What Are the Main Causes of Truck Accidents in the Winter?
The U.S. Department of Transportation uncovered a disturbing statistic. According to data gathered by its Road Weather Management Program, nearly a quarter of all weather-caused vehicle crashes happen on snow-covered pavements. Also, the same data highlights that roughly 15% of all weather-related road accidents happen during snowfall. In total, nearly 30% of all roadside accidents happen in the winter every year.
The data paints a startling picture of how dangerous the roads are for trucks and other vehicles. With truck accidents spiking in the winter, you need to prepare your trucks for the dangers of the road once the snow falls.
Why do truck accidents occur mainly during the winter? We answer this question below. Learn more about the most common causes of truck accidents in the winter. Also, read to the end to find out how you can easily protect your truck or fleet from winter truck accidents.
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Snow and Ice
The first cause of winter truck accidents is snow and ice accumulation on the road. Snow and ice can create a slippery layer on the concrete and Tarmac. The resulting surface can become very slippery as the winter months progress that regular tires won’t provide much traction. As a result, trucks can skid violently, especially on highways or roads with sharp curves.
When a truck slides on the road, drivers will instinctively steer to protect their trucks and themselves. This results in impact on the sides of the truck.
Because of where the impact occurred, drivers can sustain injuries that you won’t find in a head-on collision. In particular, truck drivers can sustain fractured ribs and potentially debilitating shoulder injuries.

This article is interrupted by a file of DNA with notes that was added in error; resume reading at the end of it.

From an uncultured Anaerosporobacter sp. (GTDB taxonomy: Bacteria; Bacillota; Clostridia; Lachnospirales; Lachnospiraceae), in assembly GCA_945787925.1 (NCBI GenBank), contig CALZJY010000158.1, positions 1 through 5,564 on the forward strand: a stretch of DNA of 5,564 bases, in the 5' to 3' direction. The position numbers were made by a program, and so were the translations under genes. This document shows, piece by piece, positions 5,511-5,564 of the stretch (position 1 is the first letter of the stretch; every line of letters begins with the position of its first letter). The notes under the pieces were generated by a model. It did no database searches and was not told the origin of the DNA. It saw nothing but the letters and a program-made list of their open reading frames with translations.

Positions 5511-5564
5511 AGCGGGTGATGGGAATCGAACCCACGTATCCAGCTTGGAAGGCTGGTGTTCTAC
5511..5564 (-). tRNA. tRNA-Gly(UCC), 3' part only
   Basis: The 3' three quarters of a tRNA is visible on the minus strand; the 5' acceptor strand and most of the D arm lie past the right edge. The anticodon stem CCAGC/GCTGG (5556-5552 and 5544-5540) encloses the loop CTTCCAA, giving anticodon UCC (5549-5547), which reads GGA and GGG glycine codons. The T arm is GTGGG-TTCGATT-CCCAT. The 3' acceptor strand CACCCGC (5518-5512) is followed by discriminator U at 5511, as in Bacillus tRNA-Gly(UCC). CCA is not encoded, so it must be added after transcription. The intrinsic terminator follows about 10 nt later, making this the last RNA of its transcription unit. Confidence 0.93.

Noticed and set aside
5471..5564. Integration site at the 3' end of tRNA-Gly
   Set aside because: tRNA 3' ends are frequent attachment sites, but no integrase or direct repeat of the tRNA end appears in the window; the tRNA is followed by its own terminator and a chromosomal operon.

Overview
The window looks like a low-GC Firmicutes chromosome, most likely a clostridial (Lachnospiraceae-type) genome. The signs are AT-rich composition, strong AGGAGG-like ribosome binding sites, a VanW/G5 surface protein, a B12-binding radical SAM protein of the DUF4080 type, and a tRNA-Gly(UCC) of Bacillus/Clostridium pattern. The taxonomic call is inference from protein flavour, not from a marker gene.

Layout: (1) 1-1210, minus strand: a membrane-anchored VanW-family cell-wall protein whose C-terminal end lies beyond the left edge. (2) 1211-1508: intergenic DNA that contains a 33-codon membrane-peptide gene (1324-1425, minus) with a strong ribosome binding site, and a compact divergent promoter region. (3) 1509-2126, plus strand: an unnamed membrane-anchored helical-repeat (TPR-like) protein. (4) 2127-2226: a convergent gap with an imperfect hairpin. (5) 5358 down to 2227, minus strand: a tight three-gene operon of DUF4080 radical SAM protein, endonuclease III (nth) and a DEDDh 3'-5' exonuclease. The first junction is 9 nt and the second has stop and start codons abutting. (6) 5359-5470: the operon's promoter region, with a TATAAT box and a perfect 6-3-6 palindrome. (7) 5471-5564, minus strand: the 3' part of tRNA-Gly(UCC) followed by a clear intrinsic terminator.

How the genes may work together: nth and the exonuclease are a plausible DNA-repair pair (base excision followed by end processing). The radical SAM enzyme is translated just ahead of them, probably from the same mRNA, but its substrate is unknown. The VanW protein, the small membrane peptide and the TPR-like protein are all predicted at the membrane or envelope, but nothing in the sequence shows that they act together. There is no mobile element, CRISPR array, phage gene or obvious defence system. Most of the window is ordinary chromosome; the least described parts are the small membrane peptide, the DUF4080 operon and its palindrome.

The winter months can bring about a lack of visibility on roads that is hazardous to truck drivers and other motorists. When visibility is low, drivers can crash into other vehicles, buildings, objects, and — worse yet — pedestrians.
Truck drivers have little to no protection during crashes from low visibility. All that stands between drivers and full-on head trauma is the seatbelt. For this reason, drivers can sustain whiplash injuries when they crash unsuspectedly.
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With visibility at an all-time low during the winter, truck drivers can also skid hazardously due to debris on the road. Roadside debris presents an additional threat to drivers. Debris like rocks and other objects can cause trucks to crash into other vehicles.
At their worst, debris-related accidents involve trucks flipping over. In these scenarios, truck drivers sustain multiple injuries to the shoulders, head, and soft tissue.
Winter winds can do one of two things that lead to truck accidents. First, winds can blow debris onto the road or into a truck’s windshield. As a result, trucks can skid or flip over, injuring drivers inside.
Depending on the truck’s dimensions, winds can also blow trucks on their sides. All the same, drivers can sustain shoulder injuries and head trauma as trucks flip violently on roads.
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Prepare your truck and your fleet from truck accidents this winter. Reach out for specialty tires built for your trucks and for the winter.Categories: Bauer Built Blog